Jols – Season 01 / Ep 06

Still waters run deep
Unimaginable pain
A bridge to my past

Jols and I first met at some point in the early 1990s, somewhere close to where me and his wife Jo grew up. In other words, deepest Essex. I think Hornchurch, on a street close to the pub where we would go for our first words. Jo and I briefly went to school together and, for some reason, she had become friendly wit my girlfriend at the time. “We’re both dating doctors” was, as I recall, something of a bond. I should have asked Jols during what was an emotional and happy interview what his impressions of this different world were back then. I suspect he would say he loved it. That’s Jolyon. A man carrying with him the burden of a terrible childhood tragedy, the death of a sibling, with calm, cheer and impeccable good grace.

Perhaps in the future life of “Heliosphere” there shall be a “Musician Files” compendium. Jols will fit nicely into that. He is also in that smaller sub-section of “doctor-musician”, though many of us in fact do play instruments; classic over-achievers to a man and woman. But Jols wears his talents lightly, truly modest despite substantial gifts. I remember sitting with him in my cave as he expertly worked out the complex finger-picking style to “Don’t Think Twice It’s Alright”, my favourite Dylan. I remember him quietly playing his own brilliant compositions for me in his own home studio. Chance and fate seem to bind us when so many friendships fade or vanish through the twinned tyranny of distance and time. Jolyon’s pro forma was the first that brought me to tears.

 

Jolyon Ford

 

1) Cat Stevens, Teaser & The Firecat (1971), Tuesday’s Dead (00:28:12)

Teaser & the Firecat was a gatefold album. On the inside cover was a full face photo of Cat (now Yussuf) staring out – at me, with his lyrics opposite. I would stare at this face through the whole album. On the more ‘up tempo’ songs like Tuesdays Dead I would jump up and dance in my dressing gown. Hitting the record player with passion on the beat of the songs – some years later I listened back and the needle would jump on the main beats from the scratches I had caused.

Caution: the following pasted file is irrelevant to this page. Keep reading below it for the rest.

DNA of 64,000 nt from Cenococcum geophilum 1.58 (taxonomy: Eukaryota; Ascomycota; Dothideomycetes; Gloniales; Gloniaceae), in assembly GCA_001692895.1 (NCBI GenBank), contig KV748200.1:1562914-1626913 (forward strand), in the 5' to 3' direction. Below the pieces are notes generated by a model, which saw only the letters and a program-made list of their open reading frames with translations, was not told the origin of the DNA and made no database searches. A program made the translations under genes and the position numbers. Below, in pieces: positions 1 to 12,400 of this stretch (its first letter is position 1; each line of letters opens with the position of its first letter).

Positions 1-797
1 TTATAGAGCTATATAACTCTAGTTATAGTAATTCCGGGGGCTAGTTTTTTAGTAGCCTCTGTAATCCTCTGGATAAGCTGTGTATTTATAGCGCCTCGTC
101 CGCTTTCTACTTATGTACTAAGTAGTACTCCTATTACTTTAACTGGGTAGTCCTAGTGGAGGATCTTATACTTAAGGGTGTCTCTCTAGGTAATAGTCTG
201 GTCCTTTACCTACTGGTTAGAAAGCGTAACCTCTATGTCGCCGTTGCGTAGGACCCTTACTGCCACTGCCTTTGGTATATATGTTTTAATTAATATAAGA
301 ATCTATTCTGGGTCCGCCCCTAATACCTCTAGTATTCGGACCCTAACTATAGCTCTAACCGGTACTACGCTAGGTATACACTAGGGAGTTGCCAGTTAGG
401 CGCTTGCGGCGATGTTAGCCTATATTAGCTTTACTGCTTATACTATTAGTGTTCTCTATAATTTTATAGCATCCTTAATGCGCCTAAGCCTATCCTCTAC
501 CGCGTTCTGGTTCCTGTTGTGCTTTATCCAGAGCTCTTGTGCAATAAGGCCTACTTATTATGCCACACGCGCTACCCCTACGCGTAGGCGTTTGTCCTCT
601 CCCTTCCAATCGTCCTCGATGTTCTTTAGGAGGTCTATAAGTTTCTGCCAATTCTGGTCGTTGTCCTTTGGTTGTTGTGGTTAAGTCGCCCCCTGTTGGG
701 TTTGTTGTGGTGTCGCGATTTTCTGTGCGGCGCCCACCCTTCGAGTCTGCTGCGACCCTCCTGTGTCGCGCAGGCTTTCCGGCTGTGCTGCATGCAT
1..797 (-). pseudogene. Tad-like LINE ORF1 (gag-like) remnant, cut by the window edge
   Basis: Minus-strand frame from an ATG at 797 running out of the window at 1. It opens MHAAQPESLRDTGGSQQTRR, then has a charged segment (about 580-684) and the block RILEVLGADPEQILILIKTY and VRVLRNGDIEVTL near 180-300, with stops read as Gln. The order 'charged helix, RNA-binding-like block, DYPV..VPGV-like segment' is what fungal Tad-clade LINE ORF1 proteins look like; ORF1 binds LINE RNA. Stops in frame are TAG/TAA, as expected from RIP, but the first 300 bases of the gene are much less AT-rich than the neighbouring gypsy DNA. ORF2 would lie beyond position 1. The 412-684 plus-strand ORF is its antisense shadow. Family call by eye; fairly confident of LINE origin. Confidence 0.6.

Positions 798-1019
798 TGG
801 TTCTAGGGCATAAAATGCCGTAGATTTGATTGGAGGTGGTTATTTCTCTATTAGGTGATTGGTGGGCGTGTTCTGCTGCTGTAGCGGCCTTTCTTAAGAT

Introduced me to passion in music.

2) Simon & Garfunkel, Bridge Over Troubled Water (1970), The Only Living Boy in New York (00:55:18)

My dad left my mum a bunch, maybe 15, of records when he left and this was the soundtrack to my childhood. The first two tracks come from that collection. There were some greats. Cat Stevens, Simon & Garfunkle, Carol King, and some fresh fromage from Perry Como. My favourite album of my childhood. I would just sit and listen reading the lyrics and looking at the pictures of Simon & Garfunkle walking in front of each other, wondering what they were thinking.

I would listen to the whole thing motionless for the whole album. My mum would cry at bridge over troubled water but I would keep listening – picking out Art’s harmony parts – taught me the beauty of vocal harmony. I was, of course, the only living boy in New York and the song was about me.

3) Queen, News of The World (1977), It’s Late (01:23:52)

We skip to boarding school. I’m sad that I missed so much of what was going in the 80s but tastes were limited and I couldn’t buy new music. Everyone had Queen’s Greatest Hits (1981) but when I visited my dad I found this, which opened up a world of Queen songs that no one knew. This, I felt, was my discovery, and I bought the album back to school. Perhaps a first adventure finding what’s off the beaten track. The album has the usual tongue in cheek stuff from Freddy but some absolute solid gold rock including this epic six and a half minutes of classic riffs, blues and stuff at the end to make you run up the corridor playing tennis racket guitar.

We saw Queen on the Kind of Magic Tour with my school mates, Wembley Stadium 1986. Freddy’s last tour. Blew my mind.

4) Pink Floyd, Wish You Were Here (1975), Wish You Were Here (01:59:11)

Having spent most of my listening time staring at the cover of albums, I learn’t that music could take you on an adventure of your own. I bought the album which was encased in a black plastic bag cover – it took me ages to realise there was a photo on the card album cover, so there was nothing to see. Shine on you crazy diamonds took me to other places – remember when you were young – you shone like the sun. I loved wish you were here for the effect of Dave Gilmour playing along to the radio, clearing his throat and getting stuck in. I’ve loved incidental found sounds in music ever since. You have to sing “We’re just two lost souls swimming in a fish bowl” looking up to the sky, full throttle.